Talk to BC High School Class March 28 -- Gerry Armstrong
30 Mar 2002
Gerry Armstrong <firstname.lastname@example.org>
This was the second talk I've given to Vancouver area high school students, and the first for Caroline. The class was quite prepared for us, a number of students having already searched our names on the Internet, and done some reading about Scientology as a result, and there were a lot of quick minds in the room, so we ended up having a very lively discussion.
I had planned to tell my basic short story, which takes, in an audience setting of this composition, maybe 20 minutes, and then Caroline would tell her story, which she really had never done publicly to an audience before. But these students very boldly started asking questions after a very few words from me, and then the hour, and a few minutes more as it turned out, took on its own form, and Caroline and I answered questions, and added in our experiences as appropriate to support or flesh out our answers.
I tried, and I know Caroline tried too, to answer everyone's questions, and answer directly to the person asking the question, but sometimes because of the way the discussion seemed to go, and because of what appeared to be a discussion convention that permitted liberal sub-questioning, and even interjecting, certain students, I felt, got fewer of their questions answered, or perhaps none at all. So I apologize if anyone felt overlooked or less appreciated, because we appreciated every one of these young people, and appreciated they way they welcomed and responded to us.
I have postulated for some time that it is altogether possible that Scientology will only survive this generation because the next generation's children are being raised on the Internet, and the denial of knowledge and reason, which is Scientology's big "technical" "advantage," will become to this generation anathema. I do recognize that there could be another outcome, but I've put some thought and faith into this one. The next generation, I observe, continues to validate my hope that knowledge and reason will prevail. No one has convinced me, although we see great or even greater stupidity, that we are not entering the Age of Wisdom.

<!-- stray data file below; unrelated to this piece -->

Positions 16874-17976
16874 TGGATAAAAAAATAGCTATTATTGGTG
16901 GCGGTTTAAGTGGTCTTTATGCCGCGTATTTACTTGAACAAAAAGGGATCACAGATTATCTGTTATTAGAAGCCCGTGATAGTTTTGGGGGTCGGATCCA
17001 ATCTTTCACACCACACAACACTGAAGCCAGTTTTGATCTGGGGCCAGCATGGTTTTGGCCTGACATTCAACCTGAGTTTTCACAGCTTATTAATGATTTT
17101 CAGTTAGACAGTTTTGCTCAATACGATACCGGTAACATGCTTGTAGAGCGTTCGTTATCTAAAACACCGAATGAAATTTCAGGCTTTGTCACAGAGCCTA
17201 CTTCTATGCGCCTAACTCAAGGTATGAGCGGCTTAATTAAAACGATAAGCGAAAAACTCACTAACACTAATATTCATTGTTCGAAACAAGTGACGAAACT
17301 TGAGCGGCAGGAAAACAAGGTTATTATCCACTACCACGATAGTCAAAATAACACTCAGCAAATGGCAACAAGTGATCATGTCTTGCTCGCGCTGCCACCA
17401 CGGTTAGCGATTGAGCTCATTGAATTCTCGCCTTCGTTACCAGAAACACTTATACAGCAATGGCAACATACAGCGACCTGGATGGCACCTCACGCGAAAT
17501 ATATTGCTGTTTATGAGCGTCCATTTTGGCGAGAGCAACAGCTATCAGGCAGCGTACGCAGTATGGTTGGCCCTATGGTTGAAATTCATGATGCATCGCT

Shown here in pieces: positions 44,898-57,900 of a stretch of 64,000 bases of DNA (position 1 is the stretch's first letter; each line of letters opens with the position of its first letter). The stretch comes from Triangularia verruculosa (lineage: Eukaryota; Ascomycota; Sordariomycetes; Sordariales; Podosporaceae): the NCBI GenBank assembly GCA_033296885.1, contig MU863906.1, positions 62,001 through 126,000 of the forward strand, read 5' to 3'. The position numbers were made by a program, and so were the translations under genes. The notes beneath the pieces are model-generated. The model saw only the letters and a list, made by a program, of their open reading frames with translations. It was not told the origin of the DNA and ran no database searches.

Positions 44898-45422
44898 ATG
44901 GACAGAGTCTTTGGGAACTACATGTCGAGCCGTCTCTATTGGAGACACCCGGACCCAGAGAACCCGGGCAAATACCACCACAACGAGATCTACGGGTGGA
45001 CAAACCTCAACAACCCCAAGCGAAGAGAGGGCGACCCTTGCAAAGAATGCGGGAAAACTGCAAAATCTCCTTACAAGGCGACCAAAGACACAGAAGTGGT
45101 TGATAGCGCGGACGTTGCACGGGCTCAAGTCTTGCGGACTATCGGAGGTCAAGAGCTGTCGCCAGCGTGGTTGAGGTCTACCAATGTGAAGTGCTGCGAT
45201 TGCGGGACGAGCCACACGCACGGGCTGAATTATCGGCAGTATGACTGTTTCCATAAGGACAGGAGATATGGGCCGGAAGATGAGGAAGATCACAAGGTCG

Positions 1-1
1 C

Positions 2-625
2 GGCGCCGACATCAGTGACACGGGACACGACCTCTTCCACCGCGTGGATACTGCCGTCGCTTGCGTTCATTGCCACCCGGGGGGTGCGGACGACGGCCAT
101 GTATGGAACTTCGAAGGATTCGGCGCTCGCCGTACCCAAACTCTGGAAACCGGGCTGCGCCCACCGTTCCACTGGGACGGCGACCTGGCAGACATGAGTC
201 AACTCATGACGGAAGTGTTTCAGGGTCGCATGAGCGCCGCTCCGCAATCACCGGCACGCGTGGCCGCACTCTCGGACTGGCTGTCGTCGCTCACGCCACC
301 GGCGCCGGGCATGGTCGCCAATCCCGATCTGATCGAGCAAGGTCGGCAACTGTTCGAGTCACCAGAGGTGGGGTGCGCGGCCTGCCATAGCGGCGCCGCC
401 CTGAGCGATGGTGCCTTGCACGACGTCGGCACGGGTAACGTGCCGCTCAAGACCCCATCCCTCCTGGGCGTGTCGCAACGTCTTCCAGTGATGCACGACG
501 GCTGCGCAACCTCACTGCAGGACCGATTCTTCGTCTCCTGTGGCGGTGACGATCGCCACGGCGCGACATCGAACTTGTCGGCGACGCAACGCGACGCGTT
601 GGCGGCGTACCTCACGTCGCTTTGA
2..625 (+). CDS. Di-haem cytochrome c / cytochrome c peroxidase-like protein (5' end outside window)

I was truly touched by both the active interest in the subject reflected by their terrific attentiveness and the students' intelligence reflected by their questions. They really grasped, for example, the insanity-making decree by Scientology that people who criticize its fair game doctrine are "religious bigots." That always is hilarious when people get this concept for the first time. Another thing that's always funny, when I'm the guy saying it, is Scientology's promise that auditing raises IQ a point per hour. There I am with a ton over a thousand hours, standing there unable to tell the color of my own tie.
But it isn't all hilarity, because these young adults also get that there really is this group of people who really do call themselves a church and really do embrace a philosophy, policy and practice called fair game, which really does call for good, peace-loving people to be lied to, cheated, stolen from, sued and destroyed, plus assaulted, framed, and black PRed into utter ruin. These students showed that they grasped and considered the conundrum of how an entity with a basic philosophy, policy and practice of fair game can be considered a "religion" and expect the same treatment as non-fair game religions, and be granted it, including tax exemption, by the US government which knows it's a criminal enterprise.
Some students grasped the intelligence (the espionage kind) core and activities of the Scientology organization, and asked insightful questions on the subject. Some students expressed a passion about a group of people calling themselves a church, and classifying themselves as "compatible with Christianity," but which not only is not compatible but teaches anti-Christianity, and with its fair game doctrine black PRs Christianity just by its compatibility claim. Nobody, I think, wants to be a Christian if being one is compatible with Scientology.
I observed a number of students ask a logical question or series of questions which led to what appeared to be an immunization level realization. Those moments are always fun, and other people present, it seems to me, get it, and get immunized at the same time, and share in the fun. Getting Scientology's number is a very joyful event, and a continuing process since it is possible to have Scientology's number over and over and all one's life.
Some of the students asked questions about Scientology's "spirituality" that showed they were themselves already knowingly on a spiritual path. Some were able to grasp that when Scientology says it's changing the spirit, the being, or as they call it, the "thetan," the cult is really addressing and "changing" the ego, Scientologists' illusions of themselves. The students confronted and dealt with a number of concepts which initially boggled them, such as the fact that Scientology would think of prayer as "another practice," and, far worse than that silliness, consider prayer unallowable, even punishable.
Our talk was a hit and an unquestionable success, and the students were an unquestionable hit with Caroline and me. We are looking forward to more talks to students and any groups or audiences who have an interest in this fascinating and menacing subject.
I've posted three images from our talk to alt.binaries.scientology.
© Gerry Armstrong
Any text written by other authors which may be quoted in part or in full within this exposure of the Scientology cult is provided according to U. S. Code Title 17 "Fair Use" dictates which may be reviewed at http://www4.law.cornell.edu/uscode/17/107.html If you're an author of an article and do not wish to allow it to be mirrored or otherwise provided on The Skeptic Tank web site, let us know and it will be removed fairly promptly.E-Mail Fredric L. Rice / The Skeptic Tank